I suspect that the "infernal music I was thinking of in my "Night Piece" to have been Alexander Scriabin's. Scriabin, an important figure in Russian music during the turn of the last century, composed in an eerily quasi-atonal vein. Primarily a keyboard composer, he also wrote orchestral pieces. He was a mystic, who believed in the metaphysical power of music, the relationship between visual phenomena (color) and sound (tones). This led him into eccentric notions of harmony, which can sound "off" to the untrained ear; I can also testify that his pieces are a "devil" to play, with countless minor augmentations which are difficult to make sound rounded and of a piece; nevertheless, they are quite beautiful once you get into the spirit of them. It's Russian late romanticism, decadent and "fatalistic" in mood. Too, his work often conjures up a feeling of possession, or other-worldly alchemical revelation. (Some day I shall have to write a blog about him. Here are some characteristic Preludes [Op. 11] which may serve as an introduction to his style.)
In any case, whatever the underlying inspirations may have been for these prose-poems, I felt a liberating facility which lasted throughout the several weeks I wrote them. When you are drawn to an unfamiliar source, or an access of inspiration, you may feel yourself to be on uncertain ground. On a creative level, that uncertainty can be of great use, allowing a freshness and novelty whose strangeness is intriguing, which carries you along on a path of curiosity and discovery.
John Soane's house - the sculpture room
Time in poetry is characteristically measured through the beats in the musical "line" created by a sequence of words. The harmony of the resulting syntax is what Robert Frost once called "the sound of sentences"--which for him was an amalgam of the accent of New England down home cracker-barrel speech and his meditative inner voice. But it is also a surprisingly accurate descriptive for what poetry actually is, and does. But in prose, the musicality becomes much more complex, a continuous thread unconfined by the length of a single line. A prose poem may have the same kind of argument of successive statements, leading to a conclusive synthesis, as a "poem" does, but there is a kind of stasis, a static poise which resists pauses and rests. Punctuation may demarcate, but prose is both a continuous thread--endless, by implication--as well as a repeated "starting again" from zero or "1" as each sentence or phrase reinitiates the voice. This is at least in part what I had in mind with "S T A T I C" which the spaced capitals was intended to suggest.
Someone told me once, after reading this poem, that one of the symptoms of schizophrenia was the illusion of getting smaller, inside a larger containment. I don't know how much truth there is to that, or even if it's stock psychological theory, but I do know that I was thinking about Morandi's Etchings when I wrote this. Several of his still life studies suggest a condition of near total darkness, in which objects may appear to emit a ghostly "light" delineating their outlines, which then may seem to be "absent" rather than materially present. It's an odd phenomena which I've only experienced a couple of times. The essayist and auto-biographer Ved Mehta, who is totally blind, once described his ability to "sense" objects, perhaps suggesting a sixth sense. I'm not sure how far I'd want to take that.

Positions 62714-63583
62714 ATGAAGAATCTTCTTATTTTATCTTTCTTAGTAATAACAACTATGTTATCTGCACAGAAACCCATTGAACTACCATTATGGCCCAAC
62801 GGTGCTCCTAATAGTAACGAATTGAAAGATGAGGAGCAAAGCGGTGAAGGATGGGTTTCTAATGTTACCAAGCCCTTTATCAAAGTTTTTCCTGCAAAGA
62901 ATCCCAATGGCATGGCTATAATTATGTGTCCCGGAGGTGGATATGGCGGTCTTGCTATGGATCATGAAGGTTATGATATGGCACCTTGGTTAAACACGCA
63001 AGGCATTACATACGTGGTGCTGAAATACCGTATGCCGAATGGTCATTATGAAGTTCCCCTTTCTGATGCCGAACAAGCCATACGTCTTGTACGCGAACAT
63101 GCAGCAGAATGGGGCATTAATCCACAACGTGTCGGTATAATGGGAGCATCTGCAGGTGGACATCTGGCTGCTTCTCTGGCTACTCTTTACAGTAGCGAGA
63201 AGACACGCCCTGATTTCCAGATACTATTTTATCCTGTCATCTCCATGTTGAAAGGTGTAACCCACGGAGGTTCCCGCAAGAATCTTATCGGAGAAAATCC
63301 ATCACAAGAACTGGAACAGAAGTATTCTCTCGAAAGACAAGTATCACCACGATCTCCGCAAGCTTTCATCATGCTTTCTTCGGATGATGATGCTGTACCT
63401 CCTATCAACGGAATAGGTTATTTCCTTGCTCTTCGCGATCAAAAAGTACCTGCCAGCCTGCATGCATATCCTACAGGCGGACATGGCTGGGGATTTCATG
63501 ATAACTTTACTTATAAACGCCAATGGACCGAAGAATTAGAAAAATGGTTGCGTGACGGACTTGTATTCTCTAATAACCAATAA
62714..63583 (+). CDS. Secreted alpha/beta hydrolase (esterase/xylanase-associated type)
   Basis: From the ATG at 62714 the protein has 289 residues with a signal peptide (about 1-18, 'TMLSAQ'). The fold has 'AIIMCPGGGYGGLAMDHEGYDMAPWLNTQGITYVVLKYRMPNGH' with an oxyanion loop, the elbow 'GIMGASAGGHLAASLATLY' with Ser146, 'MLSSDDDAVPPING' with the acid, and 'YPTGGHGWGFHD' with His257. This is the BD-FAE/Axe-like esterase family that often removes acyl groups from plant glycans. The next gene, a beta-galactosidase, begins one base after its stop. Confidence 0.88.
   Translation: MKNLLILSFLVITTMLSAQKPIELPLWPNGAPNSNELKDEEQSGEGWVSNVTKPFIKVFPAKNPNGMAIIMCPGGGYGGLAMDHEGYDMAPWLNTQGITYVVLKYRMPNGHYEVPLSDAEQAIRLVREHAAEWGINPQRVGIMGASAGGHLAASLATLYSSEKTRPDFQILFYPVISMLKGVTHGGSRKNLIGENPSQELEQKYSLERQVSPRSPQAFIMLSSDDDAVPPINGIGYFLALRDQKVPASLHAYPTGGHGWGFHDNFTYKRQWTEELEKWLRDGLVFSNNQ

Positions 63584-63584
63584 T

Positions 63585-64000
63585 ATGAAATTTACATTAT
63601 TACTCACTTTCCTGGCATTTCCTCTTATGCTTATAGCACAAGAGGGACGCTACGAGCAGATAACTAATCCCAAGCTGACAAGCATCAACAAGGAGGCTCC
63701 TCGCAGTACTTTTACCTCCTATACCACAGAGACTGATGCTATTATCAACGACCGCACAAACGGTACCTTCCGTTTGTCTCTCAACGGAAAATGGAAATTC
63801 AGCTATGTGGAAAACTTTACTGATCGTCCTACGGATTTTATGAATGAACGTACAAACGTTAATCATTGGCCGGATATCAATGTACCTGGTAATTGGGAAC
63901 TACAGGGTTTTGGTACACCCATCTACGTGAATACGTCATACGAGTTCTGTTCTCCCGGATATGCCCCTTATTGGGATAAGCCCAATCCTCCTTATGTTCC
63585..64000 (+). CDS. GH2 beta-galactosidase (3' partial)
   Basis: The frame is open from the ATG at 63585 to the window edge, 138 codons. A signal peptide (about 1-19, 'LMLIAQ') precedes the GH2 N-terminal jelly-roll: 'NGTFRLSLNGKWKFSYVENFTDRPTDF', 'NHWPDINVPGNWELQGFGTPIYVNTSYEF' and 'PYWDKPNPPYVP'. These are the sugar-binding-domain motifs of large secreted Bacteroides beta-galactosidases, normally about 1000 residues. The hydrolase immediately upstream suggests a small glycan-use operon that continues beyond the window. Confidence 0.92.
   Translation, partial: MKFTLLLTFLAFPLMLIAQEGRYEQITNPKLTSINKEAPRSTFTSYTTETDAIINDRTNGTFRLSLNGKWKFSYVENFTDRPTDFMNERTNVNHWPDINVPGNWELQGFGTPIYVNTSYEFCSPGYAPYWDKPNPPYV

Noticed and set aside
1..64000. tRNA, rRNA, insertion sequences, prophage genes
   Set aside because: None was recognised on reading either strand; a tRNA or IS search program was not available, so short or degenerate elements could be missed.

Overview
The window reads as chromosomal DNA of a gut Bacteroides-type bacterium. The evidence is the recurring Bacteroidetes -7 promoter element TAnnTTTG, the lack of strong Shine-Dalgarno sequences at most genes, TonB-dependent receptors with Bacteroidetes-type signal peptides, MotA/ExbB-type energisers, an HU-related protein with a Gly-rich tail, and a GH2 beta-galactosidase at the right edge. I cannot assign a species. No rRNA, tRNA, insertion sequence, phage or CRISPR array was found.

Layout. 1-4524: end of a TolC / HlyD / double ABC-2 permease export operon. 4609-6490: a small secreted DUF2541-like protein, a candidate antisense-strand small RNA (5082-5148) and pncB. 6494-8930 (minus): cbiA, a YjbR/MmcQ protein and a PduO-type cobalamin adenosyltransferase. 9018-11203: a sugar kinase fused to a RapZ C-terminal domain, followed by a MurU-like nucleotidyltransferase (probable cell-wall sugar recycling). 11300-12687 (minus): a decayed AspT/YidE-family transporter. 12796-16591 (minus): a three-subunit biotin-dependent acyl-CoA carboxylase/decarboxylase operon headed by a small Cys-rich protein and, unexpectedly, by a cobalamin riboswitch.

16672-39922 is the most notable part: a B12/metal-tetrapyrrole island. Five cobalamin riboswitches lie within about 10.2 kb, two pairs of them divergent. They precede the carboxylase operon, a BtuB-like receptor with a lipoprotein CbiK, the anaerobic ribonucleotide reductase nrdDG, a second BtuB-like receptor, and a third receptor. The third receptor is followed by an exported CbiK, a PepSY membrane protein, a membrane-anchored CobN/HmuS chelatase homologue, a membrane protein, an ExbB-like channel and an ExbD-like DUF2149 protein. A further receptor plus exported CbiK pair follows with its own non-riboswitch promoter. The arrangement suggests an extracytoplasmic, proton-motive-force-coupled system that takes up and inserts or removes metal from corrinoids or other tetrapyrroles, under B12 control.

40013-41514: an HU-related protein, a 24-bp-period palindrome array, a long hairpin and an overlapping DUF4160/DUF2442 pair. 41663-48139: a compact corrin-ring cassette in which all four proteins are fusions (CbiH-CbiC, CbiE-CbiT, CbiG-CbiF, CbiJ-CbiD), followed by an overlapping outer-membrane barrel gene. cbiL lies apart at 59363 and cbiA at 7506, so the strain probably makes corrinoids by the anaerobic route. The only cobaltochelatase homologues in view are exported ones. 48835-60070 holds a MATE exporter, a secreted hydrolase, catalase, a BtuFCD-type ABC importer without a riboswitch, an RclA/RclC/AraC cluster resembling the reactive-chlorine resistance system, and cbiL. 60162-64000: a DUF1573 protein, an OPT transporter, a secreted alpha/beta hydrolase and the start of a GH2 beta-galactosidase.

In the 1970's, all the men seemed to be wearing their hair long, with sideburns, and wore bell bottomed trousers in pastel shades. I think this was an aspect of the "British invasion" but in any case, it was a pertinent reminder of the predictable conformity of American cultural habit, one which I took as a symptom of its decadence.
If prose poetry mimics the supposed sequential strategy of narrative, or logical argument, then, as an act of creative destruction, we may choose to question its assumptions by denying its objectives. Why must any story follow the usual illusion of chronology? We know that time in mind isn't the same as that we experience in "real" time. I remember that at the time I was reading one of Le Carré's very well-plotted and crafted espionage thrillers, and it occurred to me that an interesting experiment might be to carve one up and turn it into a meta-fiction of misplaced events and clues and false leads. Of course, flashbacks and previews and time-jumps and interpolations of all kinds are used, and not just in crime fiction. What I meant to suggest here was that the act of the reader's participation was based on the actual dialectic between the reader's patience, curiosity and judgment posed against the author's intention, ability and choices. There's a degree if improbability about any fiction, that no amount of suspension of belief or patience can obviate.